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THE UTILITY OF ASSESSING MUSICAL PREFERENCE BEFORE IMPLEMENTATION OF NONCONTINGENT MUSIC TO REDUCE VOCAL STEREOTYPY

Authors


Correspondence concerning this article should be addressed to Marc J. Lanovaz, École de Psychoéducation, Université de Montréal, C.P. 6128, succursale Centre-Ville, Montreal, Quebec H3C 3J7, Canada (e-mail: marc.lanovaz@umontreal.ca).

Abstract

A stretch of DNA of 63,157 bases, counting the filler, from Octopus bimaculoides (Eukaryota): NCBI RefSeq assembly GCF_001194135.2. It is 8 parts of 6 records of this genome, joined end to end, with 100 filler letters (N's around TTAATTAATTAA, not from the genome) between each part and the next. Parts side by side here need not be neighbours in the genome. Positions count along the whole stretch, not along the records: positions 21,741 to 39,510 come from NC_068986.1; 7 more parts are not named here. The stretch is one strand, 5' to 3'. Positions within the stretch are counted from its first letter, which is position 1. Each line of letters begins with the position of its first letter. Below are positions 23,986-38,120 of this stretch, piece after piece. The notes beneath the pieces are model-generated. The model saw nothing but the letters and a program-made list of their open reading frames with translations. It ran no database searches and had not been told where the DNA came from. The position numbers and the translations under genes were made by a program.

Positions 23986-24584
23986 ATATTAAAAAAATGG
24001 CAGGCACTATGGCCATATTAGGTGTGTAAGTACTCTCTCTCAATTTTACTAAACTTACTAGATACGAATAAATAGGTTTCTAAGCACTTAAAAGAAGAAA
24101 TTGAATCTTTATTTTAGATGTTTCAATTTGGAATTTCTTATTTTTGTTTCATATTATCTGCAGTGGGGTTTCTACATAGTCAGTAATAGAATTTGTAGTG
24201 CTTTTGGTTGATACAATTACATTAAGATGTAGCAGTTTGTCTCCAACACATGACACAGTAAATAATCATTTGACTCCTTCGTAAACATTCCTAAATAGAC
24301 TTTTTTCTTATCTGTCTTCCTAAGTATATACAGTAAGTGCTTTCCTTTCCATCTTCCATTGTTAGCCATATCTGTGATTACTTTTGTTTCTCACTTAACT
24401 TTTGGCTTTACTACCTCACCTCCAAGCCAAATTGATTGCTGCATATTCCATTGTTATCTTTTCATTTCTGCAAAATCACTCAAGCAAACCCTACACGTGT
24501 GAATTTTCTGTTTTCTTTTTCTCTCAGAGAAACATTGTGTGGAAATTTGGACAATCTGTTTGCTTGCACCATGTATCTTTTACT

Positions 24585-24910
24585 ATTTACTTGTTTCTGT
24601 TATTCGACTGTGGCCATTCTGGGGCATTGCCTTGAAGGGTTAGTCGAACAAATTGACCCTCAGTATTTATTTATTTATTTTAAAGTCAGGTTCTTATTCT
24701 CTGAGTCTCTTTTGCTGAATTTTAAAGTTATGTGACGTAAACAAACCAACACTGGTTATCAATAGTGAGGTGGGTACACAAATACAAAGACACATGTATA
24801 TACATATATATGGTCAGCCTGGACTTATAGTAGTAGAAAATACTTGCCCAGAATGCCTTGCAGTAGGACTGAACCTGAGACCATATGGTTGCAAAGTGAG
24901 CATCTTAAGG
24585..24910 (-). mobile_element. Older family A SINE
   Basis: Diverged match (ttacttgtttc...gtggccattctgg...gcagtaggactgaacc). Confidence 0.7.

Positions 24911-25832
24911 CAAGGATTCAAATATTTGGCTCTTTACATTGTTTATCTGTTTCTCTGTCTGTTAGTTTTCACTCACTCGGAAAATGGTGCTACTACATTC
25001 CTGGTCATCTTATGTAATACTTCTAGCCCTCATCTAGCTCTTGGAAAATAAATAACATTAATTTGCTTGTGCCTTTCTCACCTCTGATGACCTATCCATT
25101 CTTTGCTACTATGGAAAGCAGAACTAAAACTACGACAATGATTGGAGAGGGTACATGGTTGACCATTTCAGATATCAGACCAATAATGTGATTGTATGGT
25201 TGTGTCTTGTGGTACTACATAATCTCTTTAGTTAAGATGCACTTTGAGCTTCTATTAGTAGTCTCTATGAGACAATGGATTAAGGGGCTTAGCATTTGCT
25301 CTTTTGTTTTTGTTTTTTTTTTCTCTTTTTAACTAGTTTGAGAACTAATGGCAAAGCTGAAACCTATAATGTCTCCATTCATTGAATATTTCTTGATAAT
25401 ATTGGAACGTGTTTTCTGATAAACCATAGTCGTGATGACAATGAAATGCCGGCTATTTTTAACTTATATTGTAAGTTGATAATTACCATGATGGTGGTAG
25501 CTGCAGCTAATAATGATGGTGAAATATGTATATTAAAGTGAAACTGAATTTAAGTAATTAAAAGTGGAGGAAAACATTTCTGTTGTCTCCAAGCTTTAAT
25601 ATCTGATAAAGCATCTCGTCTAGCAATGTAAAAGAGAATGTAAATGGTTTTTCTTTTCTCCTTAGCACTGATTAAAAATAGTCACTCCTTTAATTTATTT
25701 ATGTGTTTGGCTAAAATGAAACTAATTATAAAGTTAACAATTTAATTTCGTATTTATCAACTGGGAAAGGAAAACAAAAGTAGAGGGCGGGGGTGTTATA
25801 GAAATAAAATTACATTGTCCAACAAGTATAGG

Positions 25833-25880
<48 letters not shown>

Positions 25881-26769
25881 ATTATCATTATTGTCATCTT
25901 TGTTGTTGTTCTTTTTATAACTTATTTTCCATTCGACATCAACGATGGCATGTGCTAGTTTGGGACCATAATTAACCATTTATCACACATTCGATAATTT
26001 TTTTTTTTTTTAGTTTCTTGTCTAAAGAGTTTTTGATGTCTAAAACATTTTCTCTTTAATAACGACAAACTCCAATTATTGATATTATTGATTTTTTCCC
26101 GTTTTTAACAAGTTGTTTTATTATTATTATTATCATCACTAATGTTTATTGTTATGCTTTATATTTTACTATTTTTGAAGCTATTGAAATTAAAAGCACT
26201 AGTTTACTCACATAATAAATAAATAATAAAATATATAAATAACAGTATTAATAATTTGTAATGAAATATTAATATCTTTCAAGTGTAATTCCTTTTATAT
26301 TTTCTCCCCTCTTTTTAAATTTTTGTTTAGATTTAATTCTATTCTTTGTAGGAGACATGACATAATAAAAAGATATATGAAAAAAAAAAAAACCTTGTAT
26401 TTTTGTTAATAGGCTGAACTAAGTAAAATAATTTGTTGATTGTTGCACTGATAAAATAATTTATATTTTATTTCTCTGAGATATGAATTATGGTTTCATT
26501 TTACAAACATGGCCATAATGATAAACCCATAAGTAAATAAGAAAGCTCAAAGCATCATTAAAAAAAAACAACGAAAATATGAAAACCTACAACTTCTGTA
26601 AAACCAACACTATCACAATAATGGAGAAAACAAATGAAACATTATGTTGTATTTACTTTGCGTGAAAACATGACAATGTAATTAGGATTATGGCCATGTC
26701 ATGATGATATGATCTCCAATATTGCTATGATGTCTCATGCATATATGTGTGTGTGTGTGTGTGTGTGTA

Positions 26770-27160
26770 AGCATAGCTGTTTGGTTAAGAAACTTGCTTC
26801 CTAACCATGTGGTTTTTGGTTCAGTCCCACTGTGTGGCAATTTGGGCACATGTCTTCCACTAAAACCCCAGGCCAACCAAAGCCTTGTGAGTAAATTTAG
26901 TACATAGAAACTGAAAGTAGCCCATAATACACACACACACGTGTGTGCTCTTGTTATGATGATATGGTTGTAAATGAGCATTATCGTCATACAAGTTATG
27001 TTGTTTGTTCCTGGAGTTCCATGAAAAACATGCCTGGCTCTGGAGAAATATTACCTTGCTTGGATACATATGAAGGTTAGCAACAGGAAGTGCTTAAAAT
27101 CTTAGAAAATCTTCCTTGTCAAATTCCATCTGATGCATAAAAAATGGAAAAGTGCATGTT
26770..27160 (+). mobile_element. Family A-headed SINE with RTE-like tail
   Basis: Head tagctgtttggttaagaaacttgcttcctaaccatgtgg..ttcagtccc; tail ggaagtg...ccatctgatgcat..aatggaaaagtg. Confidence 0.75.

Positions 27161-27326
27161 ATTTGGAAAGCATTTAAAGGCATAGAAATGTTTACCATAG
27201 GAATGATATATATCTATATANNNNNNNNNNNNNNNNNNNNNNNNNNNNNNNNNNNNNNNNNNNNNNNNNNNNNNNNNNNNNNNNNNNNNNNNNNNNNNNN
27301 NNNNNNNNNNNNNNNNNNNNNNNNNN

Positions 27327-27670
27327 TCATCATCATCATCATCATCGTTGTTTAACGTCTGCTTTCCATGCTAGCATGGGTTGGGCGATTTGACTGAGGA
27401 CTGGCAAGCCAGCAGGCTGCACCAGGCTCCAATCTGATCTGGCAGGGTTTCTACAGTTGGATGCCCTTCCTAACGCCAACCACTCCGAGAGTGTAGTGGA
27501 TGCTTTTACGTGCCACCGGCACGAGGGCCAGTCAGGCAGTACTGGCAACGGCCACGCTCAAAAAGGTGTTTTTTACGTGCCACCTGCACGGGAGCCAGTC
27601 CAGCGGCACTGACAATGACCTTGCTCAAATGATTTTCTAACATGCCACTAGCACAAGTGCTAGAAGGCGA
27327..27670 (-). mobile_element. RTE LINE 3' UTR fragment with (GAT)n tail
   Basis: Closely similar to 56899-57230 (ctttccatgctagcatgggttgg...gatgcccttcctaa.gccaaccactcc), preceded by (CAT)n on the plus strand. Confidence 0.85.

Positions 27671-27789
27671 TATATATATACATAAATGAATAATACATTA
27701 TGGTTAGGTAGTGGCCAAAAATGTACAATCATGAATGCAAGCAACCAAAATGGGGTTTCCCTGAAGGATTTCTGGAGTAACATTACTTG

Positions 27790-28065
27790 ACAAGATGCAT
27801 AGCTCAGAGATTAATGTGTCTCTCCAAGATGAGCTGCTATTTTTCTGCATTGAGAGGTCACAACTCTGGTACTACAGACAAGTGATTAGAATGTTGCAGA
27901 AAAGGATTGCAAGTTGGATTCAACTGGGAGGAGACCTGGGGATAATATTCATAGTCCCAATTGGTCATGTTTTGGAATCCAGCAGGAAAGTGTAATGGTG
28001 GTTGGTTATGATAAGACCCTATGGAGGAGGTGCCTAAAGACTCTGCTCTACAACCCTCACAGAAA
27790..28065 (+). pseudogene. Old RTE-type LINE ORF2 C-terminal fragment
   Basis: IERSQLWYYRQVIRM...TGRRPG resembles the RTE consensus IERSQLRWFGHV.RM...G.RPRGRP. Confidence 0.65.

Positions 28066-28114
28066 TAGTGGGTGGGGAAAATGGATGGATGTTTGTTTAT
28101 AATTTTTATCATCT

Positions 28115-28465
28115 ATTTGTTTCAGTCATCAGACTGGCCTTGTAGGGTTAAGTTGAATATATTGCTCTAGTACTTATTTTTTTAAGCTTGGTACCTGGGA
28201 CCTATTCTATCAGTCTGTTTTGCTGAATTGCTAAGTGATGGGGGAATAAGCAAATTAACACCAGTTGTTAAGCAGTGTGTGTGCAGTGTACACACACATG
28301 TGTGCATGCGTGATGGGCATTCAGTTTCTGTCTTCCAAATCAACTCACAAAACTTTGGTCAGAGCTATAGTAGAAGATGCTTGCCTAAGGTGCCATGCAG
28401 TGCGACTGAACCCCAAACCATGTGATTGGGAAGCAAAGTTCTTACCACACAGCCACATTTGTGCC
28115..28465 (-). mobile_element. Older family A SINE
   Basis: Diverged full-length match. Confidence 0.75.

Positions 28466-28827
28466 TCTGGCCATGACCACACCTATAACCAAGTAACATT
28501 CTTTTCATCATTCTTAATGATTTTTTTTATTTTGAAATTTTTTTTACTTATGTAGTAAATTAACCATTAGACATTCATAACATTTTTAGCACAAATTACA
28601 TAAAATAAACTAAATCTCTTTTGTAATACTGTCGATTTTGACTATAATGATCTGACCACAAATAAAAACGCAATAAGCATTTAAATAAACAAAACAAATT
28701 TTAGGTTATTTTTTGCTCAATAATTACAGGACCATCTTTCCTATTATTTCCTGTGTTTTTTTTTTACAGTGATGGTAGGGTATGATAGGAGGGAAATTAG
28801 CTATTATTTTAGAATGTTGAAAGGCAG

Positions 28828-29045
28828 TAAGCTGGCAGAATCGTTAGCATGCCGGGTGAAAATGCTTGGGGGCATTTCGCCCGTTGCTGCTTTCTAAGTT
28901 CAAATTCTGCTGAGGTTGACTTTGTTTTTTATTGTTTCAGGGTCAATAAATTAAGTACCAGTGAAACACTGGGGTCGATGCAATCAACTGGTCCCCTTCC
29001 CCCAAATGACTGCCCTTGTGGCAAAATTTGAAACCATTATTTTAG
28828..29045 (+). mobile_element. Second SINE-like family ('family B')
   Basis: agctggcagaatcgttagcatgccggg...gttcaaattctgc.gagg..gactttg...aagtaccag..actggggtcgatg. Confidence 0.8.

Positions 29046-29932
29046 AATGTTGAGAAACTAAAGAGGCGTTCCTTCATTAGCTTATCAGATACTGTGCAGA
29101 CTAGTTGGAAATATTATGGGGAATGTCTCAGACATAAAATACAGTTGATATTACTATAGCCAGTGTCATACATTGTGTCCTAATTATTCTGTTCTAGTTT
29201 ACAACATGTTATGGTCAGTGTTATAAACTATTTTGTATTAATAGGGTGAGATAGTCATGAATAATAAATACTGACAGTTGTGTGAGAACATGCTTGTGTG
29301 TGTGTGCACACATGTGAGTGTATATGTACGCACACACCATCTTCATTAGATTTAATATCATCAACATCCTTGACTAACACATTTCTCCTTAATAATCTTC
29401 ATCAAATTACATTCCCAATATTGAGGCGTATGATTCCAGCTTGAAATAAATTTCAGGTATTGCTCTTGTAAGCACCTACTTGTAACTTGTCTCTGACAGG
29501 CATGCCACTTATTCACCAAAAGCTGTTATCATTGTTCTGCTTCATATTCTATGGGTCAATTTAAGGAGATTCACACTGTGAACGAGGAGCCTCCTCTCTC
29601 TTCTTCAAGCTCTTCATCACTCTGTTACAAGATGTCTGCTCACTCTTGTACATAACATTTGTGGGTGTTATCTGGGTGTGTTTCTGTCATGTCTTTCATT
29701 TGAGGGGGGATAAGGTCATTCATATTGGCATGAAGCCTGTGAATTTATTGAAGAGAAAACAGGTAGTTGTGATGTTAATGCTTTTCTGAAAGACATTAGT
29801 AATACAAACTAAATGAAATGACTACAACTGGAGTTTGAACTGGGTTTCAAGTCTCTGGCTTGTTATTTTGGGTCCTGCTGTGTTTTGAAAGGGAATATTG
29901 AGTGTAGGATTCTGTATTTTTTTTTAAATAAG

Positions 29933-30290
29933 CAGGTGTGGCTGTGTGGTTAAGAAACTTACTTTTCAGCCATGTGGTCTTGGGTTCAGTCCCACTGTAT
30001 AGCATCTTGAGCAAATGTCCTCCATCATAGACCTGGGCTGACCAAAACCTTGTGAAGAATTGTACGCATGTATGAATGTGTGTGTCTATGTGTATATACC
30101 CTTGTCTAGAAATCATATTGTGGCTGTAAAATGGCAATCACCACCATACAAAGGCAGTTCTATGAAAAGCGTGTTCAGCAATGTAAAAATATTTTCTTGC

We conducted a modified paired-choice preference assessment and used a multielement design to examine the effects of noncontingent access to high- and low-preference music on vocal stereotypy exhibited by children with autism. For 3 of the 4 participants, high-preference music (a) produced lower levels of vocal stereotypy than low-preference music and (b) reduced vocal stereotypy when compared to a no-interaction condition. Results underscore the potential importance of assessing musical preference prior to using noncontingent music to reduce vocal stereotypy.

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